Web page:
Drivers: Who Needs Costly, Embedded Navigation Systems When We Have Mobile Apps?
July 15, 2013 2:21 PM
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Automakers are shifting from $2000 nav systems to smartphone-connected methods
Mobile devices like smartphones and tablets have posed serious threats to many different industries. For instance, many people don't bother with landlines because of their smartphones; some gamers have stopped paying for expensive consoles/games and opted for game apps, and those who don't want to make a trip to the bookstore can download the entire thing on their device right from home.
Now, the auto industry's dashboard navigation systems are seeing mobile applications as a threat to their profitable business as well. Many automakers offer pricey embedded navigation systems that run anywhere from $500 to $2,000. Navigation apps found in app stores for the iPhone,
, Windows Phones, etc. typically cost a few bucks, or are even free.
Which do you think consumers are going to opt for?
auto navigation systems
offer beautiful graphics and larger screens, they have their faults. Aside from expensive prices, a lot of these systems run on pre-made DVDs instead of the Internet. This means that they don't run real-time updates, and to have this software updated means a time-consuming trip to the dealership.
Mobile apps, on the other hand, are cheap (or free) and are Web-based -- meaning that any changes to your surroundings while driving will be updated almost immediately.
Tim Nixon, chief technology officer of General Motors' OnStar service, noticed his son using a suction cup to stick his iPhone to the windshield while he used a free maps app. Ouch.
This has led GM to consider a new model: a $50 map application for iPhones, which will display directions on the dashboard touchscreen of a Chevrolet Spark.
"We've historically had these on-board, embedded nav systems," Nixon said. "That's just not going to cut it anymore. The game has changed and the bar has been raised by these always-connected devices that bring fresh information into the car."
It looks like other automakers are looking to make their navigation systems compatible with smartphones, too. Ford said that smartphones and navigation systems alone aren't "perfect solutions," but together, they could be.
An undisclosed Japanese automaker has even
paired with Waze
, which is a free social GPS app that has turn-by-turn navigation to help drivers avoid traffic, and is also a community-driven application that draws information from drivers ahead of you, and even learns from users' driving times to provide routing and real-time traffic updates. It was acquired by Google last month for $1.3 billion.
Ventures like the one with Waze could one day lead to technology where car systems will report weather to the app based on usage of windshield wipers and other features.
Automakers should probably start taking the mobile devices seriously, since J.D. Power reported that 47 percent of drivers used a map app on their mobile phone last year -- which is an increase from 37 percent in 2011. Also, 46 percent of car owners with an embedded navigation system said they wouldn't buy one again if their smartphone app could be synced with their dashboard displays.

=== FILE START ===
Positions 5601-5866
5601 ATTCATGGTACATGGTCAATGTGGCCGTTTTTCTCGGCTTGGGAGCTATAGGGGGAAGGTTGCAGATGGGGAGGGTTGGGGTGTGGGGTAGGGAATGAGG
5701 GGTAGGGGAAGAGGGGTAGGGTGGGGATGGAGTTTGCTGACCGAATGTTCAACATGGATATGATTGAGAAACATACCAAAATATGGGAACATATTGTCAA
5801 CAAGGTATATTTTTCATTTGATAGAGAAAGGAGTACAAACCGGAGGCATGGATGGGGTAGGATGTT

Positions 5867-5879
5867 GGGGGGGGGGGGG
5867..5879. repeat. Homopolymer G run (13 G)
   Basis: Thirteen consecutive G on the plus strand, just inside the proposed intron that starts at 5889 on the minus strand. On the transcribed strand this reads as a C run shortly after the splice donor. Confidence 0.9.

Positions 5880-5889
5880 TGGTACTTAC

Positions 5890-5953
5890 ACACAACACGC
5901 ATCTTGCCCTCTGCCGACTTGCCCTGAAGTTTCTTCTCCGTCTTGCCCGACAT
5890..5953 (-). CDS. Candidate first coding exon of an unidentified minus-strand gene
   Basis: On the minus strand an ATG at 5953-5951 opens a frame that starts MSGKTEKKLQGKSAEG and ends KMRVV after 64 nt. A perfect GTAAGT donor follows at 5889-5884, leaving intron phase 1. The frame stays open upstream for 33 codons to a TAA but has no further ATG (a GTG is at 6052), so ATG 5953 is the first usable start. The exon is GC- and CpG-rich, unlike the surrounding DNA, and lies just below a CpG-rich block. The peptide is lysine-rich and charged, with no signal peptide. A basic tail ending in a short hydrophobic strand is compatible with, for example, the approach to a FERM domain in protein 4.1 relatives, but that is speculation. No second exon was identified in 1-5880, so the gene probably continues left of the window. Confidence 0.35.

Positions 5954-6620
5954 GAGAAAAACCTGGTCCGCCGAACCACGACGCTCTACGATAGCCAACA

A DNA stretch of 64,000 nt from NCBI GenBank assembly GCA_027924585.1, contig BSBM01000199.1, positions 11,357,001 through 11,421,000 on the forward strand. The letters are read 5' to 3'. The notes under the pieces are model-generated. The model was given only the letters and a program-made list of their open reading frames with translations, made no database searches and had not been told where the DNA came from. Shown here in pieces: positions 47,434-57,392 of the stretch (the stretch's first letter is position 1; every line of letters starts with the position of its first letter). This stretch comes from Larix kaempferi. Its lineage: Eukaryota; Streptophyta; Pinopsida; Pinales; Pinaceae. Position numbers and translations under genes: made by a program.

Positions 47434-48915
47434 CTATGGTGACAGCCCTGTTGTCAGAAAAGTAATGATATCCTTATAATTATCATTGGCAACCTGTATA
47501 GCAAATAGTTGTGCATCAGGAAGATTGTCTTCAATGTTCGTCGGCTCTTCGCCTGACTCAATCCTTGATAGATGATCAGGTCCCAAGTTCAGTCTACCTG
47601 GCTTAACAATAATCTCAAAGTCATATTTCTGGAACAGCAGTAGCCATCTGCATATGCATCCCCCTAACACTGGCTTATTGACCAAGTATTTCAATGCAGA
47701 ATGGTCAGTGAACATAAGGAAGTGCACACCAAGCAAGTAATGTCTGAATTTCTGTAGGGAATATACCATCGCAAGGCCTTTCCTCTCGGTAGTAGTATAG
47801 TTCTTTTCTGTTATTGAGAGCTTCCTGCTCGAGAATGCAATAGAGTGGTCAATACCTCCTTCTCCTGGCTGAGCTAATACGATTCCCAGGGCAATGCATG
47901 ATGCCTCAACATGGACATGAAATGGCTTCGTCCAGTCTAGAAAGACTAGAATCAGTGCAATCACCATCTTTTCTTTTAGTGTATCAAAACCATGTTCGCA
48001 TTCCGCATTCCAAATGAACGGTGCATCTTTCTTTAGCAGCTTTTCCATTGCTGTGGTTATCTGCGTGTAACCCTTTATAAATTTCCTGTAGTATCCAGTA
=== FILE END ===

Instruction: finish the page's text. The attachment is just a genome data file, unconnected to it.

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RE: Just link it
7/15/2013 7:50:46 PM
The GPS is an amazing tool, but so is an Atlas. Both have their place.
I was glad to read your reply since I have seen people also completely at a loss to read a map. While with the tech we have today, I can see why many find it old and foreign, there are times when it is better.
The girlfriend and I took a trip through the South West a couple of years ago and she (much younger than me) brought a big Rand McNally Road Atlas along. I wondered why she would bother. We both have smartphones and I had a Garmin as well at the time. I was later very happy she brought it. I was amazed at all the small parks and some larger State parks and smaller roads that were in the Atlas there were NOT on any of our GPS devices.
The ability to get an overall picture of the area and what was in that region allowed us to plot much better routes for sight seeing than if we had relied solely on the GPS.
Again, I am a HUGE fan of my GPS apps on the phone, but we use both whenever we travel. They are both tools, one is old and not as hip as the other, but it still has some usefulness. For metro driving, sure the GPS is going to win. But get out where there is little to no data service while site seeing over a large area. You will be surprised how handy that Atlas can be.
RE: Just link it
7/16/2013 6:05:17 PM
I would agree with this, and not just for trips out in the open like that. We still get calls from delivery people who can not find our building in the industrial park using GPS. We have been here almost ten years and still GPS and Google Maps sends people to the other side of town when they put in our address.
It doesn't matter how up to date the app is, if the info they have is not correct. GPS apps are pretty good in major population centers but not so much in rural areas. Drive to my parent's house and the GPS apps will tell you the last five miles you are driving through a field, but the state highway and county road you are on has been there for 50 years. Every paper map I have looked at has them, why can't the GPS and online maps get it right?
My uncle has GPS in his tractor trailer and uses it most of the time, but he still swears the best way to find obscure places in big cities is to simply ask a cab driver.
"What would I do? I'd shut it down and give the money back to the shareholders." -- Michael Dell, after being asked what to do with Apple Computer in 1997
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